By GRANT SCHULTE
LINCOLN, Neb. (AP) - A bill that would allow Nebraska jails and prisons to charge a copayment for inmates faced resistance Friday in the Legislature even though most states already allow the practice.
Nebraska lawmakers debated the proposal but adjourned for the week without a vote.
The proposal would allow for copayments of up to $10 for every self-initiated, non-emergency visit to a health care provider. Exceptions would include treatment for mental health, preexisting conditions, chronic illnesses and medical emergencies.
Sen. Tyson Larson of O’Neill said he introduced the measure after talking with a county sheriff in his district who complained about inmates abusing the system to get time away from jail. Counties end up paying part of the cost of care, and a deputy often has to break from regular duties to drive an inmate to the doctor or dentist.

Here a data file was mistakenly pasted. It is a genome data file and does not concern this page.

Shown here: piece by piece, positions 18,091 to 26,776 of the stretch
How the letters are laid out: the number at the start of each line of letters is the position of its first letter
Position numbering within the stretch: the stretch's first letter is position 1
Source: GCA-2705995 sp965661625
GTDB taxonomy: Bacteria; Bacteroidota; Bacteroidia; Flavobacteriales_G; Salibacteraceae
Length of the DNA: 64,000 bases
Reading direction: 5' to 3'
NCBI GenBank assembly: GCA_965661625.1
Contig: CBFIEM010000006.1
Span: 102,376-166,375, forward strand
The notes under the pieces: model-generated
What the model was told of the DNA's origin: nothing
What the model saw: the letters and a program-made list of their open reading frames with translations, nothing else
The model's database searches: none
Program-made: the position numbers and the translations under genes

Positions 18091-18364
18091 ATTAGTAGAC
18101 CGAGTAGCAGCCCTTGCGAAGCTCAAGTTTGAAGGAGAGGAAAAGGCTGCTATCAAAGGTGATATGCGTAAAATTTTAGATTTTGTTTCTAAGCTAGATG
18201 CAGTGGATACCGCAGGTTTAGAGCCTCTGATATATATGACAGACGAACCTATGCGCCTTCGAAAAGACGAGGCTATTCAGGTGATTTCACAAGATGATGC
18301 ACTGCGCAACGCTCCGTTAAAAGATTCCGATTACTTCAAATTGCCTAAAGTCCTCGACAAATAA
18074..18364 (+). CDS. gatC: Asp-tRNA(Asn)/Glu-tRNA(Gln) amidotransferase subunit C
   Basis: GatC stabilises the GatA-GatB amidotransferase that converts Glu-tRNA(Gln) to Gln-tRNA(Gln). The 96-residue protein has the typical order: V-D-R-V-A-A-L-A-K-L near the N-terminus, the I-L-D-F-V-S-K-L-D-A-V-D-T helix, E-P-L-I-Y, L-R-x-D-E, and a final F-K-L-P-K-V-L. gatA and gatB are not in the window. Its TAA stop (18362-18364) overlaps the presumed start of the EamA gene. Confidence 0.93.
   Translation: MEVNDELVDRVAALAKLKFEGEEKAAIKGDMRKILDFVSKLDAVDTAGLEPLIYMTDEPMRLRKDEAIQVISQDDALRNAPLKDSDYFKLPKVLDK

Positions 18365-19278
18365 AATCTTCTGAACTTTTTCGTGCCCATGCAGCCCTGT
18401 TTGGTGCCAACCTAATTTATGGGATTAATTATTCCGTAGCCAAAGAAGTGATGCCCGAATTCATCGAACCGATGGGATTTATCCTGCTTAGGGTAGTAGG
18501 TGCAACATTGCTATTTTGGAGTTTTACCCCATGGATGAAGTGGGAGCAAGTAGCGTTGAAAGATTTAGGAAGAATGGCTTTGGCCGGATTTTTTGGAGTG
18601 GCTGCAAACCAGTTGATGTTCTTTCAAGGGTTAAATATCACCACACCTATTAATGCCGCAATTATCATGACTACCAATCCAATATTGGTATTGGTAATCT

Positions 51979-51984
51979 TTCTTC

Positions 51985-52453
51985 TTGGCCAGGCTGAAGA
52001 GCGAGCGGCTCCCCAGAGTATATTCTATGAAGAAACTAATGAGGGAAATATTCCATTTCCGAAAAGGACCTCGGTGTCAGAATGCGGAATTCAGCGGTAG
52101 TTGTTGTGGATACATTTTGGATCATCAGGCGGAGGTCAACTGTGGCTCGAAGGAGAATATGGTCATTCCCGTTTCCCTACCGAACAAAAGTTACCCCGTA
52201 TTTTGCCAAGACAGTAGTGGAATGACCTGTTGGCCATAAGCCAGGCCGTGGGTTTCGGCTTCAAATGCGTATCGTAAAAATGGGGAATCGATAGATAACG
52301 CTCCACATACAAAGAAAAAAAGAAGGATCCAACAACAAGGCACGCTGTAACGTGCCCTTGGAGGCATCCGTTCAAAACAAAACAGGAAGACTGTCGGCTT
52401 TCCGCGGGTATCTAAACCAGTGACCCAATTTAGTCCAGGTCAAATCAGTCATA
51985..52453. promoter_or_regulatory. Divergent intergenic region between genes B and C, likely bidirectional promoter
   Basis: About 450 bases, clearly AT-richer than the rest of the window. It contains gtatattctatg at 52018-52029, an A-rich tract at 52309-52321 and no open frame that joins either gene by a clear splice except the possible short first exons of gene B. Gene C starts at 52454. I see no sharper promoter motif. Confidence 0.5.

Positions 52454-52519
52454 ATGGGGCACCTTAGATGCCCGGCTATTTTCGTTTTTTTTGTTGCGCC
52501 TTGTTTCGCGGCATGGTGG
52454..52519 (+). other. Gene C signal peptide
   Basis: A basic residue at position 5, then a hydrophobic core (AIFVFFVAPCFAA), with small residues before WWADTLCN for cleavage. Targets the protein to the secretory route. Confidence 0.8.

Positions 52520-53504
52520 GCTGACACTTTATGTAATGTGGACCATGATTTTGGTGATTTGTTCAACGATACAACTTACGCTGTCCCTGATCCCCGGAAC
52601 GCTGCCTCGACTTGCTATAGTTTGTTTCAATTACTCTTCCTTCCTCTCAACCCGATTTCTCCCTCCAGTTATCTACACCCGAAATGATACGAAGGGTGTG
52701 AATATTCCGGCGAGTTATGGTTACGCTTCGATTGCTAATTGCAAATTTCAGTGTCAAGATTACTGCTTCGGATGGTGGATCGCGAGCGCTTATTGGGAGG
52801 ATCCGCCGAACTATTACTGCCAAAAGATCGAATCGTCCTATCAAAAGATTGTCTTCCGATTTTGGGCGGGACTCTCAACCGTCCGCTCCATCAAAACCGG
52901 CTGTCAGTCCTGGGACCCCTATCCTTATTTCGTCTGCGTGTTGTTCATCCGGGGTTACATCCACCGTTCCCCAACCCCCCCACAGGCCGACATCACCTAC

Larson said inmates who are unable to pay would still receive medical care, but jails could deduct from their future commissary payment until the copayment was made.
Opponents said the measure could discourage inmates from seeking medical help when needed. Sen. Ernie Chambers of Omaha said he planned to delay a vote on the measure for at least six hours, forcing supporters to try to break his filibuster.
“On this bill, I’m confident that right will prevail and this bad bill will fail,” Chambers said.
Sen. Sue Crawford of Bellevue noted that the Department of Correctional Services has said it would not enact the policy if the law passed, because the administrative cost would equal or exceed the estimated $47,000 to $50,000 in copays the department would receive.
Sen. Mike Groene of North Platte said he supported the measure because it would send a message to inmates.
“Medicine isn’t free,” Groene said. “Somebody’s paying for it, and (inmates) need to pay a part of it.”
At least 38 states and the federal government allow copayment charges for inmates, according to a report last year by the Pew Charitable Trusts.